Photo of my face David Thomas Bernal

Go to the source

published 13 mar 2013

I recently read a post on Hacker News (HN) from a developer shutting down his side project of 2 years. This isn’t about that developer, but the disappointing responses to his post got me thinking of a disturbing kind of anti-intellectualism I see online: the idea that if something isn’t already digested, summarized and posted for free to read online, it’s not worth your time to read it, or the related idea that long-form content like books is obsolete.

In their responses, HN commenters suggested that the founder get a co-founder, who would help him stick out the startup with greater tenacity, or argued that he should “focus as much on marketing as on the technical things.” To me, what was really lacking from the founder was a rational growth strategy—a theory about what would make the startup grow, and a method to test it. If you’ve read The Lean Startup, you’re nodding you’re head right now.

The thing is, even though seemingly everyone in the startup world loves to throw around buzzwords from that book like MVP and pivot, no one in that thread made any mention of the simple principle of the lean startup. Before I read the Lean Startup, I too was a buzzword-thrower. I thought to myself, “ehh, I don’t need to read that, I read HN and all the good blogs! I know all that stuff!” But I didn’t know anything. The real information isn’t always summarized in a short blog post, or in the comments section of an increasingly-wanky news aggregator. The real information is at the source.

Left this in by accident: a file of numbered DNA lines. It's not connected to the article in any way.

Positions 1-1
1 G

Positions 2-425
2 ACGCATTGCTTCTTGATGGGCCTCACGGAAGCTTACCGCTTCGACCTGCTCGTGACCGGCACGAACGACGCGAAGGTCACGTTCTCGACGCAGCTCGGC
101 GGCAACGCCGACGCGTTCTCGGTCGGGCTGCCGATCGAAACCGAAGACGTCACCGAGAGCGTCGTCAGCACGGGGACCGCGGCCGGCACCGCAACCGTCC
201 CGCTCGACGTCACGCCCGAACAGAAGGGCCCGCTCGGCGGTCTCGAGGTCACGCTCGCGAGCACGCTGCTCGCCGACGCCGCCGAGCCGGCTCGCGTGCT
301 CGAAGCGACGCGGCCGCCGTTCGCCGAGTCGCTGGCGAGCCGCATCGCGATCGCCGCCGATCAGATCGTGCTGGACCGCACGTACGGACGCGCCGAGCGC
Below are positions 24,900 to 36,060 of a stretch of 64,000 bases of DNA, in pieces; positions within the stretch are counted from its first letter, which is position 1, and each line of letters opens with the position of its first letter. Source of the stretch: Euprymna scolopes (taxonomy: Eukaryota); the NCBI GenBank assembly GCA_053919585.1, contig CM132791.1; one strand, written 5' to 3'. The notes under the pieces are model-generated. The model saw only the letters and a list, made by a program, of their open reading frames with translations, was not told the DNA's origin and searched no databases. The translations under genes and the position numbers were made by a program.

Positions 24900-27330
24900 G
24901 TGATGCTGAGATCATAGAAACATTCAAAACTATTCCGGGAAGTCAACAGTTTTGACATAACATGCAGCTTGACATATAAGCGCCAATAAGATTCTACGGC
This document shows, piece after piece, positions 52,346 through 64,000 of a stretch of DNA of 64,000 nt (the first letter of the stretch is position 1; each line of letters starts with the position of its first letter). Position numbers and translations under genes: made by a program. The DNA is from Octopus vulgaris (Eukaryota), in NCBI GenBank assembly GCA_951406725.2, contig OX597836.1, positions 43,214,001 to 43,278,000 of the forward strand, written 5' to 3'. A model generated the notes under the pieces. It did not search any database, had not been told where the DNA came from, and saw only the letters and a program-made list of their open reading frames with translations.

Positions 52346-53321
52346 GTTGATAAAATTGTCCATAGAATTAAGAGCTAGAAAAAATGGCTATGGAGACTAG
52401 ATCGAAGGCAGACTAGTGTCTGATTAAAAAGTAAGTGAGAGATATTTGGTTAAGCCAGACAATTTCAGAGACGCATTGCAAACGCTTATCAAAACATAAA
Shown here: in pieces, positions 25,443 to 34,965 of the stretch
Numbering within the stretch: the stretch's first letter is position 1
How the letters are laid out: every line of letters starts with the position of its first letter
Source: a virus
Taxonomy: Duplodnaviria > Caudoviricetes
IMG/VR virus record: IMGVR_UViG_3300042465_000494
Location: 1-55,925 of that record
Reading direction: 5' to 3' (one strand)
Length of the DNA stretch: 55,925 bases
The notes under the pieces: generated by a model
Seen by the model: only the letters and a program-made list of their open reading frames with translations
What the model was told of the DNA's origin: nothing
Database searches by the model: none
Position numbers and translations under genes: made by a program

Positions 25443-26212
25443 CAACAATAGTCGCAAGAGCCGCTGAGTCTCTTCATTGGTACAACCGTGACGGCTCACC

This isn’t the only time I’ve had this realization. The other day, I was debugging a mysterious CSS issue. I had some animations on an element that were supposed to run when the user clicked a menu, but instead they were running whenever the user hovered over the button. I read a few StackOverflow questions and some tutorials, but found no mention of this behavior. Finally, I got fed up; I went to the source. Barely a page past the table of contents, I found the following sentence.

If an element has a display of ‘none’, updating display to a value other than ‘none’ will start all animations applied to the element by the ‘animation-name’ property…

And that explained it. The button only appeared when the user hovered over a related element, so each time they hovered, the display property changed, and the animations ran again. The fix was about 3 lines of CSS.

When people read something and summarize it for you, they’re trying to get across the parts that seemed most interesting or important to them. But that idea of importance is subjective. Learning is path dependent and we all have a different starting point.

Not only that, but once you’ve done your research, your position has changed. In fact, you probably don’t truly know what’s it’s like anymore to be where you were before. When you summarize for someone else like you were, you will inevitably leave something out.

Don’t be satisfied with others’ summaries. When you really want to know, go to the source.

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